We Watch the DSK Sex Romp So You Don’t Have To
‘Welcome to New York,’ starring Gérard Depardieu, is a plodding soft-core romp, but it’s got Strauss-Kahn suing mad—and his ex-wife says it’s gag-inducing.
Dominique Strauss-Kahn is raring to sue over a new thinly veiled biopic on the disgraced former International Monetary Fund chief’s downfall.
Abel Ferrara’s “Welcome to New York” débuted in Cannes on Saturday night, craftily siphoning limelight from the famous film festival that didn’t select it. The two-hour feature was released simultaneously online-only in Strauss-Kahn’s native France.
DSK’s supporters didn’t mince words about their impression of the film. His lawyer on Monday called the movie a “piece of shit.” And despite the production’s best efforts to couch its Cannes snub and unusual VOD-only French release in conspiracy theory, French critics have a better explanation: the movie just isn’t very good.
“Welcome to New York” is told in three loose parts:
First, a long and plodding soft-core romp showing the lecherous indulgence and impunity enjoyed by one Mr. Devereaux (Gérard Depardieu), complete with ludicrous bestial grunting and Cialis-cognac-and-ice-cream milkshakes.
Then, after unambiguously forcing himself upon a black immigrant chambermaid in suite 2806 of a tony New York hotel, an incredulous Devereaux is arrested, perp-walked, and imprisoned.
Last, Devereaux, granted bail, holes up with his wife, Simone, (Jacqueline Bisset) until criminal charges ultimately are dropped.
The latter chapter, in particular, is a schlocky letdown. It was filmed in the real $50,000-a-month Tribeca townhouse that Strauss-Kahn and his wife, Anne Sinclair, rented back in 2011. But Bisset and Depardieu are unrealistically and inexplicably left to improvise the couple’s marital disputes in English, despite Depardieu’s impressionistic handle on the language.
“It’s like a dog turd,” said Strauss-Kahn counsel Jean Veil on Europe 1 radio Monday. “Usually, you try to go around it to not step in it because it sticks to your shoe sole. Here, you are obligated to see it, in any case if you are Mr. Strauss-Kahn’s lawyer.”
DSK himself, meanwhile, has not seen the movie. “He will not see it,” Veil says. “Friends, people close to him, his lawyers, have advised him to protect himself, to not watch this abominable film.”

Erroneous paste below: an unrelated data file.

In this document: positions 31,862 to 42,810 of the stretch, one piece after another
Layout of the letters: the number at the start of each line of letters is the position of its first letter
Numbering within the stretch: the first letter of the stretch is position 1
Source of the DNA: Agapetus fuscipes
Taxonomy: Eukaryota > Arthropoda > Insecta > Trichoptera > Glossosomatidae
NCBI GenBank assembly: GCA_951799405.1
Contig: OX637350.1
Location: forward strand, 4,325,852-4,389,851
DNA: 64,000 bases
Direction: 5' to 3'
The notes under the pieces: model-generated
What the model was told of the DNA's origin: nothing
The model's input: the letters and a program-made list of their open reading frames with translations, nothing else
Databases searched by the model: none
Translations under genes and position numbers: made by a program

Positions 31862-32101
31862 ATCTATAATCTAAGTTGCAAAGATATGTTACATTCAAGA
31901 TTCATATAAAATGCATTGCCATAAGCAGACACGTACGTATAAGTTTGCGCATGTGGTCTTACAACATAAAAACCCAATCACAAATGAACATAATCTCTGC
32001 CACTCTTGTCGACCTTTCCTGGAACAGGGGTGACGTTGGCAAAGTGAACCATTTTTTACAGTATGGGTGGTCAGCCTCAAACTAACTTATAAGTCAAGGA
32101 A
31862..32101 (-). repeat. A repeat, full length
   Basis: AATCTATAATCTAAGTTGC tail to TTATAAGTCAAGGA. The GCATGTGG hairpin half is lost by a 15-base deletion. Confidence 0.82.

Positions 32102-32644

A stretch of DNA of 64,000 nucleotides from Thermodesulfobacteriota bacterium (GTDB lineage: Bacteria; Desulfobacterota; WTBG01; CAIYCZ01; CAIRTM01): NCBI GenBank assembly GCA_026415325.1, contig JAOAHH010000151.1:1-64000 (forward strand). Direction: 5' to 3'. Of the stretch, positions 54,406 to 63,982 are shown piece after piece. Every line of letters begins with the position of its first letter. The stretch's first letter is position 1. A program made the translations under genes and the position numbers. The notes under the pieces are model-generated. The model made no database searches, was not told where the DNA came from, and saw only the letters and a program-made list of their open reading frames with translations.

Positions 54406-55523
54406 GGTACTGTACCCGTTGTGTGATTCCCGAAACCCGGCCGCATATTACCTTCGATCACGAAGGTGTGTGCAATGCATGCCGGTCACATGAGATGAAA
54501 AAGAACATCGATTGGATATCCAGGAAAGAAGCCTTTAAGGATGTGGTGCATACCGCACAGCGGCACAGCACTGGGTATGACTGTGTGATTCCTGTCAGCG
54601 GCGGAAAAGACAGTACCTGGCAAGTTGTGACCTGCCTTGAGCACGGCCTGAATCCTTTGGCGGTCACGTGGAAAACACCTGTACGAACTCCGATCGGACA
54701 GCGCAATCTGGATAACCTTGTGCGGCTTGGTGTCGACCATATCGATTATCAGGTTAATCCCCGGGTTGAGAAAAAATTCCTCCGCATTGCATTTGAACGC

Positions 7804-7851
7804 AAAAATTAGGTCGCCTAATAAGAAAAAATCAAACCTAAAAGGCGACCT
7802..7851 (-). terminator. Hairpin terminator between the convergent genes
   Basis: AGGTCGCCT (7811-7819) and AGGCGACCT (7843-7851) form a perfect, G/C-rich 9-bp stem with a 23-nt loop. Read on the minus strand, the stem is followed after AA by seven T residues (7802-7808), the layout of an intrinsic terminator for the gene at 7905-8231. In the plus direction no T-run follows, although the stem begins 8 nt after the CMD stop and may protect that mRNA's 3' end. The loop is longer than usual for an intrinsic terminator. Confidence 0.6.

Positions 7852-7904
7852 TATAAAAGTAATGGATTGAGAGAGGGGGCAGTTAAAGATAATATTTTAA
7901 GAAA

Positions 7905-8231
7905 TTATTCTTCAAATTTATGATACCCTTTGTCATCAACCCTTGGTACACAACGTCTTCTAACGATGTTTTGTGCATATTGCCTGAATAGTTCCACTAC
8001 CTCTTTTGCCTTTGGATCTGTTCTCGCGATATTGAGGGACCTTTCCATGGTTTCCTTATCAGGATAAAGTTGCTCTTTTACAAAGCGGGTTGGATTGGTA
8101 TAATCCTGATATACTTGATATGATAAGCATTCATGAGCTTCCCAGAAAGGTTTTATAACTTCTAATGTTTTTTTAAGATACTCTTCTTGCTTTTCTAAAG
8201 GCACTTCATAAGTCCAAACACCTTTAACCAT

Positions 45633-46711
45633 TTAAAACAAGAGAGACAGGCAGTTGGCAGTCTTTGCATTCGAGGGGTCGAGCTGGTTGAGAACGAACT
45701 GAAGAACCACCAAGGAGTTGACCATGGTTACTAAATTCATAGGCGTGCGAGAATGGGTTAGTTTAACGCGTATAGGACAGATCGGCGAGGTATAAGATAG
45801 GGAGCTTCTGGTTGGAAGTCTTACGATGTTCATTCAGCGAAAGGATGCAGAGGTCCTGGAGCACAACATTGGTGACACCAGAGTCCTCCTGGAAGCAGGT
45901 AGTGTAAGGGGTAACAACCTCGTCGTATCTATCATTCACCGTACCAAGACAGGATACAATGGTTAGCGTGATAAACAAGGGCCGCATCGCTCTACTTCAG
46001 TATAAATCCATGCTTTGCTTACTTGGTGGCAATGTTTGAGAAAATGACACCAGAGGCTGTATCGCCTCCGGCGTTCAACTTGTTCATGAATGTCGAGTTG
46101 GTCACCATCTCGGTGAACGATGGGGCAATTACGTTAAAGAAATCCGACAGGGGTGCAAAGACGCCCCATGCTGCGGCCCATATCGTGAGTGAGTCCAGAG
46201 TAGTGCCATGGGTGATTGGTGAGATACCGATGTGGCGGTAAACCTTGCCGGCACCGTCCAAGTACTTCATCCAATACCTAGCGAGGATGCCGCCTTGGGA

A defamation suit is due to be filed in the coming days over what Veil says are rape accusations and insinuations leveled by the film. Indeed, the attack scene in “Welcome to New York” appears to side squarely with Times Square Sofitel chambermaid Nafissatou Diallo, leaving no ambiguity over who the incident’s victim was, despite the fact that criminal charges later were dropped.
The filmmakers’ precautions—name changes, an onscreen disclaimer warning the film is fiction based on fact—are moot, Veil suggests, when their media interviews make clear the real subject is DSK.
On Sunday, Anne Sinclair declared she wouldn’t give the film team the satisfaction of a lawsuit. The editor-in-chief of France’s iteration of the Huffington Post, who has since separated from Strauss-Kahn, spelled out her “disgust” with the movie in a short column. She calls Gérard Depardieu’s frequent nudity gag-inducing, the dialogue “pathetic and grotesque.” She calls shady allusions about her family “defamatory and degrading,” and “clearly anti-Semitic.”
Indeed, the film paints Sinclair as a money- and power-hungry devotee of Israel whose family fortune was ill-gotten during World War II. In fact, Sinclair’s grandfather, Paul Rosenberg, was a Jewish art dealer close to Picasso, forced to flee Nazi-occupied France for New York; her father fought with the Free French Forces. (Sinclair published a well-documented book on the subject in 2012.)
“I won’t give Messieurs Ferrara and [producer Vincent] Maraval the pleasure of suing them,” Sinclair wrote Sunday. “They’ve said it: That’s just what they are waiting for. I don’t sue filth, I vomit it.”
The poo- and puke-based reviews from the real-life Strauss-Kahns might have been expected. But French critics have been almost as scatologically inclined. After all, the production had raised expectations like a Cialis milkshake. But the film didn’t deliver on the bombastic pre-film hype and the critiques exude a sort of resentment.
Reviews seemed to range a short spectrum between turnip (a dud, in the French parlance) and not-a-complete-turnip. France’s iteration of Slate called it “boring” and suggests the spectacular fanfare—the production did reportedly distribute monogrammed peignoirs and S&M kits at the post-launch beach party—was smoke and mirrors to distract from the film’s mediocrity.
The weekly L’Express said Cannes did the “very bad film” a favor by not selecting it, arguing it would have “for sure been massacred by thousands of festivalgoers.” The left-leaning Libération likewise said this “indigent and dubious soft-porn” movie would have been “booed and eviscerated” at Cannes. And the right-leaning Le Figaro said the film “wavers between an animal documentary on the sex lives of beasts and a cheap porno,” while lambasting its “nauseating anti-Semitism.”
Stay tuned for the sequel, coming soon to a French courthouse.